“He understands our product strategy and the direction the industry is moving in a way that’s second to none,” Cormier said. “As chairman, I’m excited to get to work with our customers, partners and Matt in new ways.”
In the rush to build, test and deploy AI systems, businesses often lack the resources and time to fully validate their systems and ensure they're bug-free. In a 2018 report, Gartner predicted that 85% of AI projects will deliver erroneous outcomes due to bias in data, algorithms or the teams responsible for managing them. Even Big Tech companies aren't immune to the pitfalls — for one client, IBM ultimately failed to deliver an AI-powered cancer diagnostics system that wound up costing $62 million over 4 years.
Inspired by "bug bounty" programs, Jeong-Suh Choi and Soohyun Bae founded Bobidi, a platform aimed at helping companies validate their AI systems by exposing the systems to the global data science community. With Bobidi, Bae and Choi sought to build a product that lets customers connect AI systems with the bug-hunting community in a "secure" way, via an API.
The idea is to let developers test AI systems and biases — that is, the edge cases where the systems perform poorly — to reduce the time needed for validation, Choi explained in an email interview. Bae was previously a senior engineer at Google and led augmented reality mapping at Niantic, while Choi was a senior manager at eBay and headed the "people engineering" team at Facebook. The two met at a tech industry function about 10 years ago.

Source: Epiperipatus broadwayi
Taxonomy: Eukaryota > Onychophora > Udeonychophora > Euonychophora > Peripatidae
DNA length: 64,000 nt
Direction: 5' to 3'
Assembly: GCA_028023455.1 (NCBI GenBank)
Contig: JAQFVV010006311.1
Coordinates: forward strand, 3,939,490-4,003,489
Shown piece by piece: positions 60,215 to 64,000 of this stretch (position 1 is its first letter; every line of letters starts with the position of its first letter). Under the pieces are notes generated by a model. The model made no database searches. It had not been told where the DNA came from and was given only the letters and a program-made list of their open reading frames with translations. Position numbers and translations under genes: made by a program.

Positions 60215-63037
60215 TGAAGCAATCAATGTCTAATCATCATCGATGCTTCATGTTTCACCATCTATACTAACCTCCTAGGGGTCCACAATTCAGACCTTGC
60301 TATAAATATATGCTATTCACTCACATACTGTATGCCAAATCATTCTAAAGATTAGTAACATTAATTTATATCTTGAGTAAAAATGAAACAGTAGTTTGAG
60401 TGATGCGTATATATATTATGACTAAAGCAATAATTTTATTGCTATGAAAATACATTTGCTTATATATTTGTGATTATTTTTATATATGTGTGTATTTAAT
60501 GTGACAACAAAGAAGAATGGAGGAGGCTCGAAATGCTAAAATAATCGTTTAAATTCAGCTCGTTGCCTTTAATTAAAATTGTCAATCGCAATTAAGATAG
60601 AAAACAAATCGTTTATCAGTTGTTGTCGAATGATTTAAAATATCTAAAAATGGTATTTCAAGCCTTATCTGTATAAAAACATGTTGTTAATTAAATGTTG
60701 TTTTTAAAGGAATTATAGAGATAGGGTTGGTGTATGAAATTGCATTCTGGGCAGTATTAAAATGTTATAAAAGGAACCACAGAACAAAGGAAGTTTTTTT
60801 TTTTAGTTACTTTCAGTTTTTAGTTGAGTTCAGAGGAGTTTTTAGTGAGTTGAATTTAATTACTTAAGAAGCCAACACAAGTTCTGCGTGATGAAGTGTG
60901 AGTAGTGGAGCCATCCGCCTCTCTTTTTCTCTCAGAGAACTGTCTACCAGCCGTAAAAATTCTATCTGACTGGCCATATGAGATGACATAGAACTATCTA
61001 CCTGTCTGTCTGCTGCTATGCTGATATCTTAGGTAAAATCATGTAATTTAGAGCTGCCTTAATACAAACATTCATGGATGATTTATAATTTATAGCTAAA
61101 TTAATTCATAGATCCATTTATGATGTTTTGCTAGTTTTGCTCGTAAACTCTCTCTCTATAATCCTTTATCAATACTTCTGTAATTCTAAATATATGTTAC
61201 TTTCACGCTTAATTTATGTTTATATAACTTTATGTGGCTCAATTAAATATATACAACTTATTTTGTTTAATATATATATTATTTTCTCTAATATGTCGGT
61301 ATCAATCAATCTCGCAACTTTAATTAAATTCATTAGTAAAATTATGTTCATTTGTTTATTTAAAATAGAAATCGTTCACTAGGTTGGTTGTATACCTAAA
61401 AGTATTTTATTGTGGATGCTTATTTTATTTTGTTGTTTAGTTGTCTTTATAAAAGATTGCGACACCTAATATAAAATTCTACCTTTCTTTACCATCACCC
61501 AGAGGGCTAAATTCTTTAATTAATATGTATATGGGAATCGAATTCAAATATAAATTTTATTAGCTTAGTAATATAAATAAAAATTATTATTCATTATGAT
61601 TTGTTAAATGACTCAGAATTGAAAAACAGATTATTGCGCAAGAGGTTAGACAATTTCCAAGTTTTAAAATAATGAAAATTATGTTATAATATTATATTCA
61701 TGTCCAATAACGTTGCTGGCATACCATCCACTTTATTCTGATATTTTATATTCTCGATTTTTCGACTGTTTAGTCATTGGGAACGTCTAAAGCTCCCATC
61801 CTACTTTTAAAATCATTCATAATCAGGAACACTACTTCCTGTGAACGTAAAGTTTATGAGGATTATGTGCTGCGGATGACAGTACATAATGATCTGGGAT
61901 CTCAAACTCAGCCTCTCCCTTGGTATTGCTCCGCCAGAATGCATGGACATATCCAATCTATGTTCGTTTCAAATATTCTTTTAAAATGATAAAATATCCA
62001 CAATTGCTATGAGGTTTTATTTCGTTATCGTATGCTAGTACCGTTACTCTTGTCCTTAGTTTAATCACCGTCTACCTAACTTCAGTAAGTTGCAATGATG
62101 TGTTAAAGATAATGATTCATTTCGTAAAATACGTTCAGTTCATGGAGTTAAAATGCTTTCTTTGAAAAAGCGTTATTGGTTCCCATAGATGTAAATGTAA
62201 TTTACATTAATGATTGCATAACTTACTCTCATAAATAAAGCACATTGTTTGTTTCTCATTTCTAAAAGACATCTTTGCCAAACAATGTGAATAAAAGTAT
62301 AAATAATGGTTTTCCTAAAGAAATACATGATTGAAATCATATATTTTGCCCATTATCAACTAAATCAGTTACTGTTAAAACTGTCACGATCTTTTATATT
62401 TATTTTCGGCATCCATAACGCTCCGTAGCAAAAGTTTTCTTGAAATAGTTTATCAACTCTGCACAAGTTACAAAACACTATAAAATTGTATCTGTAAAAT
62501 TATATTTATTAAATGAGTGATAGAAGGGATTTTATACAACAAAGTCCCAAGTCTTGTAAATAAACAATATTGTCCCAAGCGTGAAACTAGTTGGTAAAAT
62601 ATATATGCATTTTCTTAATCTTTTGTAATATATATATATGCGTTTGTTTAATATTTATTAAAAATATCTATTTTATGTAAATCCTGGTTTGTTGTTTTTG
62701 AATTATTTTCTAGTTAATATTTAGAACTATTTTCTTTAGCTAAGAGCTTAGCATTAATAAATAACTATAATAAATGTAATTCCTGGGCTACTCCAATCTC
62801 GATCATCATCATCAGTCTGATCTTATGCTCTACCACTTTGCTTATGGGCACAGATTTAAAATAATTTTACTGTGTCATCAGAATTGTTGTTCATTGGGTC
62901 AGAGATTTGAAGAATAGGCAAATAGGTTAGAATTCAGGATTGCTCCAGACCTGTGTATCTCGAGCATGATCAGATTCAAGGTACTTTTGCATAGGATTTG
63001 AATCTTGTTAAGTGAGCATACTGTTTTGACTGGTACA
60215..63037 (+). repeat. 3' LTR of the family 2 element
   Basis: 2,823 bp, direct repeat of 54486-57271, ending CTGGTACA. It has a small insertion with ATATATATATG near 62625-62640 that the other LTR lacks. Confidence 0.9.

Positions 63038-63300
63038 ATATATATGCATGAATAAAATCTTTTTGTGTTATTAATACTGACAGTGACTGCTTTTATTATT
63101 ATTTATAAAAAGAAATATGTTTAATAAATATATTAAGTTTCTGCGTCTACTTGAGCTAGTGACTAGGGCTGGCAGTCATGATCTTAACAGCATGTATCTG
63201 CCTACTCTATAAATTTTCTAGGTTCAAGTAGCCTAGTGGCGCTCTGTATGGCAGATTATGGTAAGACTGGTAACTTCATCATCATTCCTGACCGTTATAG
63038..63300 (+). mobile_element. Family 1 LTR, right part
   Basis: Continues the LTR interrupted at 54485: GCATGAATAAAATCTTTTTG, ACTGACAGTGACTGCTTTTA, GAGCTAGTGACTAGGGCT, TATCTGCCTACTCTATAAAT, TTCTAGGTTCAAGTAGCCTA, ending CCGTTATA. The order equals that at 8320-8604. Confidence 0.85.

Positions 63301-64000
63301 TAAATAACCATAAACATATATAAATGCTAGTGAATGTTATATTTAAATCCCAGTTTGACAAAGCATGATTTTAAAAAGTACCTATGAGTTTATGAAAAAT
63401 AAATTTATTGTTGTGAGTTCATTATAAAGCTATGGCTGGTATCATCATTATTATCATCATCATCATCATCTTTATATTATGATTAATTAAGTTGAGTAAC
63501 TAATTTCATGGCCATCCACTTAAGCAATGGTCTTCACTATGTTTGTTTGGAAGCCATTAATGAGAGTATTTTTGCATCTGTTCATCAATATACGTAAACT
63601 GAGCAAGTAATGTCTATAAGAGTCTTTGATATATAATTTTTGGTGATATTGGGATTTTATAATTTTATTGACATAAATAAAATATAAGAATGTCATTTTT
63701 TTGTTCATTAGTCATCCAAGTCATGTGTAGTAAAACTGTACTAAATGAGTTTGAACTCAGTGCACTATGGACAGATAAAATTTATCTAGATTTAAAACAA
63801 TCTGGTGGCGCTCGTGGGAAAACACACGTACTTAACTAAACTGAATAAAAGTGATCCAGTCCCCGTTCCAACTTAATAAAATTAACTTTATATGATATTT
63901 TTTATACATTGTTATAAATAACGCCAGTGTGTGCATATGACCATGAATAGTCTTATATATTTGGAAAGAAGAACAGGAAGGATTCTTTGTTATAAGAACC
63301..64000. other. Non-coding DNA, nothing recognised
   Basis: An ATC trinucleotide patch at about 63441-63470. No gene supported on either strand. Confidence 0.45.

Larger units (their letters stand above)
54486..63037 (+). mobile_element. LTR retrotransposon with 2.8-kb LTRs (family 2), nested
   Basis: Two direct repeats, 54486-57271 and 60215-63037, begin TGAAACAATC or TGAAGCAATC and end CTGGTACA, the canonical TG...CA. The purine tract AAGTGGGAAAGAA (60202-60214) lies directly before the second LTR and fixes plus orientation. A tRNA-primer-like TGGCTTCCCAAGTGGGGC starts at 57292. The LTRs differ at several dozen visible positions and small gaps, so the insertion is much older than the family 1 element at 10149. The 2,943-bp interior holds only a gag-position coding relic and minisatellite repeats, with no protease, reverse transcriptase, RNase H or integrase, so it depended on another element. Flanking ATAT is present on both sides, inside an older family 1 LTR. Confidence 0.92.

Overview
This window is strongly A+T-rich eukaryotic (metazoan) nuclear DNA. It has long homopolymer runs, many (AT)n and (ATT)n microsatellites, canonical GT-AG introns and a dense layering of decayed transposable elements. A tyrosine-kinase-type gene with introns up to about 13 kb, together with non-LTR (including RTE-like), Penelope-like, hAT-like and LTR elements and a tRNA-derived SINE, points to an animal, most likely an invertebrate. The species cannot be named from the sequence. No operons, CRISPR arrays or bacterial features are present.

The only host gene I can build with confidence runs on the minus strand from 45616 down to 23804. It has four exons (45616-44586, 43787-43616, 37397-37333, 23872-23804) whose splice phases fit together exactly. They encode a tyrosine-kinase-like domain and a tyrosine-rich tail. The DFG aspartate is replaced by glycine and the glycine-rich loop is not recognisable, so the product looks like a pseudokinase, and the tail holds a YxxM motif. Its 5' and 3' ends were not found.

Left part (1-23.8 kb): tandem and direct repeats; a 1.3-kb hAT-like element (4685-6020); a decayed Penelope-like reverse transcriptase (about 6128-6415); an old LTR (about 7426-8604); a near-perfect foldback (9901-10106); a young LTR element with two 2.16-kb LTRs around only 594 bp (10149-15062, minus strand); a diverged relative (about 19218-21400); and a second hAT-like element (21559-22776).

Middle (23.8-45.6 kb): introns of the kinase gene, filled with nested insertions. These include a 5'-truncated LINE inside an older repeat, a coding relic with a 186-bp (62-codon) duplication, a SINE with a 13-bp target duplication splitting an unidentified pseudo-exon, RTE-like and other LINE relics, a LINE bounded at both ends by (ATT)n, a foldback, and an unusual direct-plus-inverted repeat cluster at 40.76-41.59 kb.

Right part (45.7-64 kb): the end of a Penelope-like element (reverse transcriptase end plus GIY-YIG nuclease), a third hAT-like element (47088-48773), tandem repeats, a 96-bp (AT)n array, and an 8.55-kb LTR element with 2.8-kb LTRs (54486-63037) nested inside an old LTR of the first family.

"By the time bias or flaws are revealed from the model, the damage is already irrevocable," Choi said. "For example, natural language processing algorithms [like OpenAI's GPT-3] are often found to be making problematic comments, or mis-responding to those comments, related to hate speech, discrimination, and insults. Using Bobidi, the community can 'pre-test' the algorithm and find those loopholes, which is actually very powerful as you can test the algorithm with a lot of people under certain conditions that represent social and political contexts that change constantly."
To test models, the Bobidi "community" of developers builds a validation dataset for a given system. As developers attempt to find loopholes in the system, customers get an analysis that includes patterns of false negatives and positives and the metadata associated with them (e.g., the number of edge cases).